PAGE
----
San Diego Considering La Jolla Library as Potential Affordable Child Care Site -

San Diego Considering La Jolla Library as Potential Affordable Child Care Site

City officials are mulling a plan to adapt city properties like the La Jolla Library for affordable child care facilitates amid a regional shortage of affordable options.

Back in May, the San Diego Department of Real Estate and Airport Management started assessing whether city-owned properties could be used as child care sites, the La Jolla Light reported.

However, La Jolla library branch manager Bill Mallory said that “nothing has been finalized,” adding that logistics for using the La Jolla Library for affordable child care still need to be worked out.

The La Jolla Library is located at 7555 Draper Ave.

Some of the criteria that properties must meet to be considered include a minimum of 5,000 square feet of floor space and an existing outdoor green space or a parking lot that could be converted into a playground area.

Out of the 1,100 sites that the city examined, 72 made the final list of potential child care facilitates. That list includes 18 libraries, 12 office buildings, and 42 recreation centers across San Diego’s nine City Council districts.

Other locations near La Jolla that are on the list include the North University Community Branch Library, the Doyle Recreation Center, and the Standley Recreation Center. If approved, these institutions in La Jolla could provide much-needed, affordable child care solutions, for parents who need help after school for La Jolla kids, or just for extra care during the summer.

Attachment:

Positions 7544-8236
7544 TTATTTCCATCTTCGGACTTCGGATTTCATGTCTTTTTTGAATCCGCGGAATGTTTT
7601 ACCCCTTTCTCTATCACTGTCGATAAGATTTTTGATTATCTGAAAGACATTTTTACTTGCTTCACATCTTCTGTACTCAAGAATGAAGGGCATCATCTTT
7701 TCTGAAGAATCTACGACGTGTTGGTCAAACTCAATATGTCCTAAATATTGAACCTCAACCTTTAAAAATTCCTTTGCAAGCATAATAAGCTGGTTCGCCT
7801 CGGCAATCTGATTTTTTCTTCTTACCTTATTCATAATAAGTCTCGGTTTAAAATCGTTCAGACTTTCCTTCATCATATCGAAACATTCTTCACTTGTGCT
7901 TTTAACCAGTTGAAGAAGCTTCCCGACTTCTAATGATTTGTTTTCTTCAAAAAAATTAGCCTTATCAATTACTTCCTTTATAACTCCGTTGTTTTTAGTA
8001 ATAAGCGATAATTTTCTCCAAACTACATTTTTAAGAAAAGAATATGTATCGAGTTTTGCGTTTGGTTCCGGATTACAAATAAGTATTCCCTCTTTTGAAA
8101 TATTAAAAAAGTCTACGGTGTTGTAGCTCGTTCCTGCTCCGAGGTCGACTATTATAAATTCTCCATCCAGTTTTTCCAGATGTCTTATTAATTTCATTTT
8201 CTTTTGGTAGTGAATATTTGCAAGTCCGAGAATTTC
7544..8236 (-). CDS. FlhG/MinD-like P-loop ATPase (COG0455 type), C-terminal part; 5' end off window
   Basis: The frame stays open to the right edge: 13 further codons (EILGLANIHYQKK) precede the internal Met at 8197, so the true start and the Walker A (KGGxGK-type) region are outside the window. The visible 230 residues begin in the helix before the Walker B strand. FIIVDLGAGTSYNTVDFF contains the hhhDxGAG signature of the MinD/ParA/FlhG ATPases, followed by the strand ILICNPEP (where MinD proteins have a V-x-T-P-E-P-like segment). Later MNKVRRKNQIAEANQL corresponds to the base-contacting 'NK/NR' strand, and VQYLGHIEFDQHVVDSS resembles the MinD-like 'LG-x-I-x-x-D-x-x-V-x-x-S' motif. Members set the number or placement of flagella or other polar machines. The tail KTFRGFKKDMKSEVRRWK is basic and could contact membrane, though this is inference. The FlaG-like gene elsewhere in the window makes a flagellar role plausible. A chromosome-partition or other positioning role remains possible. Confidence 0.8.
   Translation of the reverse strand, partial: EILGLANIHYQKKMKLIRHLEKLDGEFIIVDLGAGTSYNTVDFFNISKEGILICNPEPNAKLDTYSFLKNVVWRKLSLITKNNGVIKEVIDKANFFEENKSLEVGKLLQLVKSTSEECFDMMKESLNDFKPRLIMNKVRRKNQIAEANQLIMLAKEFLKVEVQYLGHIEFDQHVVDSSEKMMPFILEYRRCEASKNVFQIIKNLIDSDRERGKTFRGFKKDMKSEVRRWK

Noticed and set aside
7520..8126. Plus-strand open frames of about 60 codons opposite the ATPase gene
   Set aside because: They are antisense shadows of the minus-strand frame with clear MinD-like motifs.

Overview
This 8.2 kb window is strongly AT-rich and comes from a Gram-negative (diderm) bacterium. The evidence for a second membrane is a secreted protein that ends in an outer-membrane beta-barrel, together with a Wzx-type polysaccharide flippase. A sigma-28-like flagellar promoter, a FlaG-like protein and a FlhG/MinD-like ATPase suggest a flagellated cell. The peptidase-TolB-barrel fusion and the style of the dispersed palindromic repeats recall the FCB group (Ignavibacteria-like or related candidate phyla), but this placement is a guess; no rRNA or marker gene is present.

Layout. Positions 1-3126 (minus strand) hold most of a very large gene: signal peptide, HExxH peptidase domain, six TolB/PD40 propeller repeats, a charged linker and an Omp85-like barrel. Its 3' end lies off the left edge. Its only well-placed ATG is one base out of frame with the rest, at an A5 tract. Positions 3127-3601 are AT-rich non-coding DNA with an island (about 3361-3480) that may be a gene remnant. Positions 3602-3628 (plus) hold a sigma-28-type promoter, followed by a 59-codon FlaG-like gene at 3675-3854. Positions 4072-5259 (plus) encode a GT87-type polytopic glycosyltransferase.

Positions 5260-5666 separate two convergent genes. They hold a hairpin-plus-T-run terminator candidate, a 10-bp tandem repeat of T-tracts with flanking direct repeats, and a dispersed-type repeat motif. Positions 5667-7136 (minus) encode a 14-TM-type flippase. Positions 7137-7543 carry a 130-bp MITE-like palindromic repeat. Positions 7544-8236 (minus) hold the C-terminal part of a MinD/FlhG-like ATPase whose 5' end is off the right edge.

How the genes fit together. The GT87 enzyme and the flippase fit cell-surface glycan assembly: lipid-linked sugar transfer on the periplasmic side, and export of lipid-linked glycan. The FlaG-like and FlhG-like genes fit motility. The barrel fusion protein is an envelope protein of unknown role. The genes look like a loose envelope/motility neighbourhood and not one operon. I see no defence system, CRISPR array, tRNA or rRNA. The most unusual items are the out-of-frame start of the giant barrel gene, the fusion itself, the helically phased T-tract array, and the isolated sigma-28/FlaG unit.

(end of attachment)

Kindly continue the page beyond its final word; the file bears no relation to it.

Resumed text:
Since 2020, around 12 percent of San Diego child care providers closed. In total, 535 child care facilities have been shuttered, increasing the strain on the county’s child care infrastructure. There are reportedly nearly 190,000 children who don’t have adequate child care or a stay-at-home parent.

A San Diego Workforce Partnership report found that 40 percent of San Diego families who have two children and are living on the region’s median income spent as much as 40 percent on child care.

The Economic Development and Intergovernmental Relations Committee voted unanimously on Jan. 12 to allow the real estate department to take the next steps in the project, such as identifying potential child care operators.

About the author: Mike Peterson is a freelance journalist and writer based in North San Diego County. He’s written and worked for a number of local media outlets, including the San Diego Union-Tribune, the North Coast Current, and the Oceanside Blade.

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